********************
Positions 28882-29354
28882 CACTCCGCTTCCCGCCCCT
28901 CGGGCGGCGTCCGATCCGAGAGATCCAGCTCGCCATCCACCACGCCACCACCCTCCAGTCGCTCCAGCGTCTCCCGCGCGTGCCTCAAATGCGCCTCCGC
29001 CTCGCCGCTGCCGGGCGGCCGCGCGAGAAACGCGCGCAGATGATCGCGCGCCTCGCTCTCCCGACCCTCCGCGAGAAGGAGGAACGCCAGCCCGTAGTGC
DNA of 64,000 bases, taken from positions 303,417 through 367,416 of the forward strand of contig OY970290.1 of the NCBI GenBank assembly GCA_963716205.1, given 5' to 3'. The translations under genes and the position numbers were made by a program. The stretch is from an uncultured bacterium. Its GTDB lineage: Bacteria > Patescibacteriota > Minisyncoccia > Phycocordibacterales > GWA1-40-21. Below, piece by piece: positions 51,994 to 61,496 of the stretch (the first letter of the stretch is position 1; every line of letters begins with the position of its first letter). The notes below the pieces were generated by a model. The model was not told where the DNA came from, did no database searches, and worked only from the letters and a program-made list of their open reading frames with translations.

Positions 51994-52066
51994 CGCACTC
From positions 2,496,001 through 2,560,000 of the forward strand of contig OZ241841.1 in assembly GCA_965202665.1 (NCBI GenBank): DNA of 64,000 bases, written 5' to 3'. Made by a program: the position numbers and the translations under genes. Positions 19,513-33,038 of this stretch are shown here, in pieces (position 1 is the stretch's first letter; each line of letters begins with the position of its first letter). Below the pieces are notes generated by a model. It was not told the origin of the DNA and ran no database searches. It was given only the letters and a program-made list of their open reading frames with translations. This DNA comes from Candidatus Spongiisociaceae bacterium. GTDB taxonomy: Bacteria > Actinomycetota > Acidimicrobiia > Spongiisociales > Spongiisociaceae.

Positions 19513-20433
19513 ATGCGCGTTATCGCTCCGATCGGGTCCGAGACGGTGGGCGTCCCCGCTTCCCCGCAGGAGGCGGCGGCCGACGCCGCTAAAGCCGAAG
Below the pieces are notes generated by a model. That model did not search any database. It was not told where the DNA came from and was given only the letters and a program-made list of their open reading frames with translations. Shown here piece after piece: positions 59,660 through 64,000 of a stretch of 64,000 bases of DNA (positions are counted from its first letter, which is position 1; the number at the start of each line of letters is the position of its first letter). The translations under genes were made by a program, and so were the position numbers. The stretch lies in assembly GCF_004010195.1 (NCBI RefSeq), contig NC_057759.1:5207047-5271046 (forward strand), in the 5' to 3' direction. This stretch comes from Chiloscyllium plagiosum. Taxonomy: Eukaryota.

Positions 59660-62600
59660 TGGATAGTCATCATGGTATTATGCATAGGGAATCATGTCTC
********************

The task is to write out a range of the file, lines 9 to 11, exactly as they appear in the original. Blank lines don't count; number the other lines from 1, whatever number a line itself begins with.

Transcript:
Positions 19513-20433
19513 ATGCGCGTTATCGCTCCGATCGGGTCCGAGACGGTGGGCGTCCCCGCTTCCCCGCAGGAGGCGGCGGCCGACGCCGCTAAAGCCGAAG
Below the pieces are notes generated by a model. That model did not search any database. It was not told where the DNA came from and was given only the letters and a program-made list of their open reading frames with translations. Shown here piece after piece: positions 59,660 through 64,000 of a stretch of 64,000 bases of DNA (positions are counted from its first letter, which is position 1; the number at the start of each line of letters is the position of its first letter). The translations under genes were made by a program, and so were the position numbers. The stretch lies in assembly GCF_004010195.1 (NCBI RefSeq), contig NC_057759.1:5207047-5271046 (forward strand), in the 5' to 3' direction. This stretch comes from Chiloscyllium plagiosum. Taxonomy: Eukaryota.